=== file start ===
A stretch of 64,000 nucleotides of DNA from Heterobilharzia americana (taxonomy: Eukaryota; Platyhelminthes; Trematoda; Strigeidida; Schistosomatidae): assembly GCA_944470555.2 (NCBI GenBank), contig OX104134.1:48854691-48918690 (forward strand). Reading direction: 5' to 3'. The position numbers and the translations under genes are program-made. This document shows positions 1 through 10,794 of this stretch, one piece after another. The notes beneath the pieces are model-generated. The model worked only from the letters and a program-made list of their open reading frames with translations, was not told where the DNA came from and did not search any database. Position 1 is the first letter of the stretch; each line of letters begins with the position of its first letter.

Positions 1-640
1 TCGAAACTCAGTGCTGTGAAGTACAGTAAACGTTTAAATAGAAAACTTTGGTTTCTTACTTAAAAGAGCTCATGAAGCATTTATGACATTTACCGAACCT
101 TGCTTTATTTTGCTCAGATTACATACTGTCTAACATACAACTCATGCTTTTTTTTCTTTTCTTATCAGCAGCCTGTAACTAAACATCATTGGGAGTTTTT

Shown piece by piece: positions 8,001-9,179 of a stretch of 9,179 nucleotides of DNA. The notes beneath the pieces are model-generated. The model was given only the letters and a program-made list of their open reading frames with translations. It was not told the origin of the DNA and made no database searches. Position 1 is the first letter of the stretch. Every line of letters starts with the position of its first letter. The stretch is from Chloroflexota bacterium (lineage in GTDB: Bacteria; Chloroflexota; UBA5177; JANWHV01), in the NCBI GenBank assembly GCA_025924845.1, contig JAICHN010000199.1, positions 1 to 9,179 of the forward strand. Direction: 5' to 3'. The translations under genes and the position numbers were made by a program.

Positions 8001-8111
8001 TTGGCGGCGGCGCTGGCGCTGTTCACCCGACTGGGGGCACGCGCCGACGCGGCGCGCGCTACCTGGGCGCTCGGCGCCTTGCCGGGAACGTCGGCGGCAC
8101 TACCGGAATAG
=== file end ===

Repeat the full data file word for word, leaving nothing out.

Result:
A stretch of 64,000 nucleotides of DNA from Heterobilharzia americana (taxonomy: Eukaryota; Platyhelminthes; Trematoda; Strigeidida; Schistosomatidae): assembly GCA_944470555.2 (NCBI GenBank), contig OX104134.1:48854691-48918690 (forward strand). Reading direction: 5' to 3'. The position numbers and the translations under genes are program-made. This document shows positions 1 through 10,794 of this stretch, one piece after another. The notes beneath the pieces are model-generated. The model worked only from the letters and a program-made list of their open reading frames with translations, was not told where the DNA came from and did not search any database. Position 1 is the first letter of the stretch; each line of letters begins with the position of its first letter.

Positions 1-640
1 TCGAAACTCAGTGCTGTGAAGTACAGTAAACGTTTAAATAGAAAACTTTGGTTTCTTACTTAAAAGAGCTCATGAAGCATTTATGACATTTACCGAACCT
101 TGCTTTATTTTGCTCAGATTACATACTGTCTAACATACAACTCATGCTTTTTTTTCTTTTCTTATCAGCAGCCTGTAACTAAACATCATTGGGAGTTTTT

Shown piece by piece: positions 8,001-9,179 of a stretch of 9,179 nucleotides of DNA. The notes beneath the pieces are model-generated. The model was given only the letters and a program-made list of their open reading frames with translations. It was not told the origin of the DNA and made no database searches. Position 1 is the first letter of the stretch. Every line of letters starts with the position of its first letter. The stretch is from Chloroflexota bacterium (lineage in GTDB: Bacteria; Chloroflexota; UBA5177; JANWHV01), in the NCBI GenBank assembly GCA_025924845.1, contig JAICHN010000199.1, positions 1 to 9,179 of the forward strand. Direction: 5' to 3'. The translations under genes and the position numbers were made by a program.

Positions 8001-8111
8001 TTGGCGGCGGCGCTGGCGCTGTTCACCCGACTGGGGGCACGCGCCGACGCGGCGCGCGCTACCTGGGCGCTCGGCGCCTTGCCGGGAACGTCGGCGGCAC
8101 TACCGGAATAG